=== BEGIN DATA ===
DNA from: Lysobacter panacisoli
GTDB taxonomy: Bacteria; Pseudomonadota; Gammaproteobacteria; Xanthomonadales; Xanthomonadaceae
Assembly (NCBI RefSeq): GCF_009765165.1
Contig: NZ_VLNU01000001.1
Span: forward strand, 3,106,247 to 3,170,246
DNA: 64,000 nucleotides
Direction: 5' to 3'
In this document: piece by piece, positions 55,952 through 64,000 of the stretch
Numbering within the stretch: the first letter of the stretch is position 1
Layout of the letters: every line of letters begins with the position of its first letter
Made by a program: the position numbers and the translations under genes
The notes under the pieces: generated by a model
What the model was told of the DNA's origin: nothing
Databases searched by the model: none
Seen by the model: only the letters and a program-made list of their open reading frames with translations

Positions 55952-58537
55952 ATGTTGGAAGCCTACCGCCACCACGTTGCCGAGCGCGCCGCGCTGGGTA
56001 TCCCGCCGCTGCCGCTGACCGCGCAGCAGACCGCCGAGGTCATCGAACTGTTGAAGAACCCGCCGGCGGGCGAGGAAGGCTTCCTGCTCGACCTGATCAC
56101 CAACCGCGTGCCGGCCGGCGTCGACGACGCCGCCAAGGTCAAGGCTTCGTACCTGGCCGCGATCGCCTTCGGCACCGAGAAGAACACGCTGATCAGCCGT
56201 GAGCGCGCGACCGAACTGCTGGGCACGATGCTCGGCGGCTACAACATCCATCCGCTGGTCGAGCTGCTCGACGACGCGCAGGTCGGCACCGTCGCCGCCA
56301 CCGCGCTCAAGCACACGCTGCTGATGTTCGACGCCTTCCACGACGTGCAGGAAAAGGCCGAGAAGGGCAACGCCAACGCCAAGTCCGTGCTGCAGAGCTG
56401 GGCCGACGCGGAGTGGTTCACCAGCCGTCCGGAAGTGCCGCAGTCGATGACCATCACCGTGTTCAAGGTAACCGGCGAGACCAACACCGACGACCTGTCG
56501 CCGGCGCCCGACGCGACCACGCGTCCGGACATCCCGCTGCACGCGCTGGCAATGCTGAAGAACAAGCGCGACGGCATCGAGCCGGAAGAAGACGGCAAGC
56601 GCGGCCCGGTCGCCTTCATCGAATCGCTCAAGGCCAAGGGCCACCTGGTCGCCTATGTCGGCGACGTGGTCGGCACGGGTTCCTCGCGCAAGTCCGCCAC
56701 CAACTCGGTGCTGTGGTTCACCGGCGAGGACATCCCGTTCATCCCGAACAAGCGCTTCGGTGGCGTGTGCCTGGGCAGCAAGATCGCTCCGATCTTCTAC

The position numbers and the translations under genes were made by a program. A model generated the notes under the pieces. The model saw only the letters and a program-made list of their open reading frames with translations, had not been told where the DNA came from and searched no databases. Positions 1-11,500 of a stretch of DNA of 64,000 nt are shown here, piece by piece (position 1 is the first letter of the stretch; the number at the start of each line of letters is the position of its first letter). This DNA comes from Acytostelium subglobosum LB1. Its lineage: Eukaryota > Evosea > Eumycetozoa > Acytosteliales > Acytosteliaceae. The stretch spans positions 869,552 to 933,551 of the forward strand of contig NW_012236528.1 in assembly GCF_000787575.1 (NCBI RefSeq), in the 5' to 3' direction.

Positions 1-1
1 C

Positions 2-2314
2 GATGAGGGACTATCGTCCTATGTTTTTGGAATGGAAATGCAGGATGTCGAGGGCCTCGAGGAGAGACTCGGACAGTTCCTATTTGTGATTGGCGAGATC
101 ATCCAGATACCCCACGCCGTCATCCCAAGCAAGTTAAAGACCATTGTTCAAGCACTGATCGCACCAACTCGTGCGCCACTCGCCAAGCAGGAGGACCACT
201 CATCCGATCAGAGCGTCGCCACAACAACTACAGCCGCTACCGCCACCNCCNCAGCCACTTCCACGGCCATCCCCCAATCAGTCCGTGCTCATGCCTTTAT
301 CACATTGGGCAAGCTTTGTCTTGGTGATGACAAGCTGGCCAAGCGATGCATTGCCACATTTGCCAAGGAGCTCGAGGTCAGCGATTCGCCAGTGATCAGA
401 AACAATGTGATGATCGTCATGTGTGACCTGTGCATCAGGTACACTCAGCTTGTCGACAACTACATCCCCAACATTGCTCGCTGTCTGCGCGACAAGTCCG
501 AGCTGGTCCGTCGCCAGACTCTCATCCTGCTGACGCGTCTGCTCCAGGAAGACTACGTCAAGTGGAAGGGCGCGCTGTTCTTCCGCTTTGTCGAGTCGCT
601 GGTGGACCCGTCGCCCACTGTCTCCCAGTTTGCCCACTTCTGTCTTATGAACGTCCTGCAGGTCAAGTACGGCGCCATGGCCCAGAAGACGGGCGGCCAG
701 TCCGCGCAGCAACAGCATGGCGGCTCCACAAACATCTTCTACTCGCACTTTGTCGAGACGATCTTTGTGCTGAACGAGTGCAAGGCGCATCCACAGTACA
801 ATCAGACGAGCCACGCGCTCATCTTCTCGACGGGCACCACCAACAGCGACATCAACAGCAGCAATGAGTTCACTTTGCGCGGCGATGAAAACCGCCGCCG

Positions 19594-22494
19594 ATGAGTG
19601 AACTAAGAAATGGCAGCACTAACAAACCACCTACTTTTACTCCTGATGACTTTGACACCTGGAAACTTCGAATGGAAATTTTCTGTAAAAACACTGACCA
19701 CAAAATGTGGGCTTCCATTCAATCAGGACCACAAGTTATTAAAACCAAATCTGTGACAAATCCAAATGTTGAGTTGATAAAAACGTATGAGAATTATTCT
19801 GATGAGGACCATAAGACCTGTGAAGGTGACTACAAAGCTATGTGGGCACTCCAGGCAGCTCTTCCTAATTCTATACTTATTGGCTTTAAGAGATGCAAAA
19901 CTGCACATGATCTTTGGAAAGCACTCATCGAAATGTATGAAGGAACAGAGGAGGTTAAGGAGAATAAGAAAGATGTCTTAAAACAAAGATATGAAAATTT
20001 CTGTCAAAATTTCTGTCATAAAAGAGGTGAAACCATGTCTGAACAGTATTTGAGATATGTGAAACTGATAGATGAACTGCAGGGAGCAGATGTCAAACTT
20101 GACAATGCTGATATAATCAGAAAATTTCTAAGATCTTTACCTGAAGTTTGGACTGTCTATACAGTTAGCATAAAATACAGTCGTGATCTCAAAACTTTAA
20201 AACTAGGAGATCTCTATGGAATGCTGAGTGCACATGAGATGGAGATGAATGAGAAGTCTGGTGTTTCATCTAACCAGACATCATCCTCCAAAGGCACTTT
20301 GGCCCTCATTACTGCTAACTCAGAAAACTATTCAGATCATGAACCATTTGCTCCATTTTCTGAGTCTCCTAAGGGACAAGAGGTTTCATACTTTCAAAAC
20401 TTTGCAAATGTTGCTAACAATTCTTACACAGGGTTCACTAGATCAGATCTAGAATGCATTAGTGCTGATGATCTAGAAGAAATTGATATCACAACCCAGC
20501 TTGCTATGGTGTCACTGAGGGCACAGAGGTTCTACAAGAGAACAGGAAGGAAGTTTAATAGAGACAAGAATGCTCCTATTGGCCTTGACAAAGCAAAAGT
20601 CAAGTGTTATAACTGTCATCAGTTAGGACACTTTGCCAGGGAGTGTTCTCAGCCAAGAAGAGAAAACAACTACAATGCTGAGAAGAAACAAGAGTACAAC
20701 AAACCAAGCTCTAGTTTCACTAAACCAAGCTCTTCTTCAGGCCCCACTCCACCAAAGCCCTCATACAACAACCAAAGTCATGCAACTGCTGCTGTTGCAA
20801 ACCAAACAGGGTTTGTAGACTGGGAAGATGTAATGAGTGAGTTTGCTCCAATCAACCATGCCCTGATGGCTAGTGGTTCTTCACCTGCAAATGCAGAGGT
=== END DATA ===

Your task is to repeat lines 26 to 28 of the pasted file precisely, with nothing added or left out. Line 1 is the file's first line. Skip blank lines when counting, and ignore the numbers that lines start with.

The position numbers and the translations under genes were made by a program. A model generated the notes under the pieces. The model saw only the letters and a program-made list of their open reading frames with translations, had not been told where the DNA came from and searched no databases. Positions 1-11,500 of a stretch of DNA of 64,000 nt are shown here, piece by piece (position 1 is the first letter of the stretch; the number at the start of each line of letters is the position of its first letter). This DNA comes from Acytostelium subglobosum LB1. Its lineage: Eukaryota > Evosea > Eumycetozoa > Acytosteliales > Acytosteliaceae. The stretch spans positions 869,552 to 933,551 of the forward strand of contig NW_012236528.1 in assembly GCF_000787575.1 (NCBI RefSeq), in the 5' to 3' direction.

Positions 1-1
1 C